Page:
Name some cultural faux-pas that you have unknowingly committed...
It's not a cultural faux-pas per se, but my Spanish is quite limited. When I try to speak in my second language, it's likely I will not make total sense. Though my mother-in-law speaks good English, I do occasionally try to speak to her in Spanish. I was talking to her, and she was nodding along, even though her expression suggested I was not totally clear. Then, a couple hours later, my brain replayed my Spanish and re-heard what I said. I rushed to Billy and was like "Um... I think I told your mom that I wished my grandfather was dead." (No idea how I got there as that was certainly not what I was trying to say.) "Please fix this." Thankfully, he followed up with his mom, who had given me the benefit of the doubt all along. Ha!

What was the most challenging time in your intercultural relationship?
I think the holidays can be challenging for all couples. There's lots of memories and expectations. When you come from two different cultures, though, you may have really different ideas about what's "traditional." Even as we approach our 9th holiday season together, I find we're still figuring out what works for us, especially after having kids. 

What's the best and the worst part of being in an intercultural relationship?
The best is the expansiveness. There's often new things to learn, new perspectives on the world, or new adventures to be had. I think the hardest part is often feeling like an intercultural island in the world. Over time, we have come to learn how much we need friends from both cultures in our lives, but also how much we also need other mixed couples (regardless of their specific mash up) because there is a unique community of couples who are living this intercultural story. 

What do you think are the biggest misconceptions that people have about intercultural relationships?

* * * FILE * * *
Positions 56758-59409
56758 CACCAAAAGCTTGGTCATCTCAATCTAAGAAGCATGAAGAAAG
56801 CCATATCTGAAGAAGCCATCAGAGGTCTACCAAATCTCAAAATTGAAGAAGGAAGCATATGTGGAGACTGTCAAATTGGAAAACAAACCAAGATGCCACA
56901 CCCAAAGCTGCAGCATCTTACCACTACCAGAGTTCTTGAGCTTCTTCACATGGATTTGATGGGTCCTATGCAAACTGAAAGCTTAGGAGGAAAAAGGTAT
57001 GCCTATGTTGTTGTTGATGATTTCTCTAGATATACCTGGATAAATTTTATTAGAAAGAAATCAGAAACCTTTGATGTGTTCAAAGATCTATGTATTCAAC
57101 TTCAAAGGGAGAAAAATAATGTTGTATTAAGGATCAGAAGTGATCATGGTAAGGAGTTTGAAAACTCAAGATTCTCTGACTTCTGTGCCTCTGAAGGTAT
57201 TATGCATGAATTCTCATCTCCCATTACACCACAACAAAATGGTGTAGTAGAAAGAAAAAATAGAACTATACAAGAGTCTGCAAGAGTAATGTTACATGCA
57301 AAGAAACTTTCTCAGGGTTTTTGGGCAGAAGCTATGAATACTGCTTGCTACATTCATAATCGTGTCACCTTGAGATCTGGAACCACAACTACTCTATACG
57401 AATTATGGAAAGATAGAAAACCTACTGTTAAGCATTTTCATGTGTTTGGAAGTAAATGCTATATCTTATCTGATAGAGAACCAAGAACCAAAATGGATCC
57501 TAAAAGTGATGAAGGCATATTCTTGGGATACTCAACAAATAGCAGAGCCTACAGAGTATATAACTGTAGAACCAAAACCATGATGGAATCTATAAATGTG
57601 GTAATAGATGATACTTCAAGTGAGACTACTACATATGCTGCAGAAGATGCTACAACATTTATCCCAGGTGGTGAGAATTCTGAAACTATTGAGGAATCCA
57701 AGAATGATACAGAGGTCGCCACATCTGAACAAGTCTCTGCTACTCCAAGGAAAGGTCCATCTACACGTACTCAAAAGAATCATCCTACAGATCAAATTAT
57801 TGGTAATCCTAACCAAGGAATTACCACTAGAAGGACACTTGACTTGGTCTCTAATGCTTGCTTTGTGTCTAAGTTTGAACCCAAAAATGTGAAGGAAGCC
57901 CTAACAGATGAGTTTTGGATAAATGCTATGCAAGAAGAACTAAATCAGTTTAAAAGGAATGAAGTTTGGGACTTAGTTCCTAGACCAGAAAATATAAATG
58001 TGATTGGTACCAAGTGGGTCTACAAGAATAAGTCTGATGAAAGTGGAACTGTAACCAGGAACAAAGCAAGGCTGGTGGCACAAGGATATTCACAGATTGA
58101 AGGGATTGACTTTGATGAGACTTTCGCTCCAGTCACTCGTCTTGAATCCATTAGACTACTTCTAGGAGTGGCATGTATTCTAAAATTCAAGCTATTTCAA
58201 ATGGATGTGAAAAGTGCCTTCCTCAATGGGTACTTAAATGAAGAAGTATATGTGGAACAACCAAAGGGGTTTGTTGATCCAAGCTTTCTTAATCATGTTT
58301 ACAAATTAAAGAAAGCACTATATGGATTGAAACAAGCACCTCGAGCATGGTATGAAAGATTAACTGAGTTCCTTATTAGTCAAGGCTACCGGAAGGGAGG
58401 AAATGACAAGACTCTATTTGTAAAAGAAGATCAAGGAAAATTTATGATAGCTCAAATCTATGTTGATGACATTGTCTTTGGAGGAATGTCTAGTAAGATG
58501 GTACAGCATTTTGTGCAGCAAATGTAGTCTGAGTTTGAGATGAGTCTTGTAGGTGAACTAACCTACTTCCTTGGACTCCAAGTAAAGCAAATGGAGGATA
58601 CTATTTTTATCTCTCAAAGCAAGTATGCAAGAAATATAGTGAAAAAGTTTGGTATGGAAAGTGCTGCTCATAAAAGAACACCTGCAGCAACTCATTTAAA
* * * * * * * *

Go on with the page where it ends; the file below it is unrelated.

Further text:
I feel sometimes that people can swing either way. Either it's destined to end in divorce. Or it's a mystical, exotic relationship fantasy. In reality, intercultural relationships are relationships first with their unique set of joys, challenges, and day-to-day life. There is an added layer of cultural differences that can create laughter, tears, and the need for additional communication. There are strong intercultural relationships and struggling ones, like any marriage. 

What are the biggest misconceptions about American women?
I was pretty shocked to learn that American girls are stereotyped abroad as being very "easy," or promiscuous. I guess the "Girls Gone Wild" videos have done us no favors as American women. I have also found that we have a reputation as not being able to cook - that we only know how to microwave things. Ha! I'm actually not a great cook, but when I found out Billy's Latino co-workers were stunned when he'd bring home-made food to work, I tried to start cooking a bit more.

Have you come across people who disapprove of your intercultural union? If so, how do you deal with them?
Thankfully, no one in our life has ever shown disapproval or lack of support. The only times we have experienced uncomfortable encounters has been with immigration agents when we have traveled abroad and try to return to the States. There, agents have been disrespectful to Billy on multiple occasions, and the circumstance is such where they have all the power. So we tend to just be quiet because really, who cares what they think?

Take-away advice for other intercultural couples...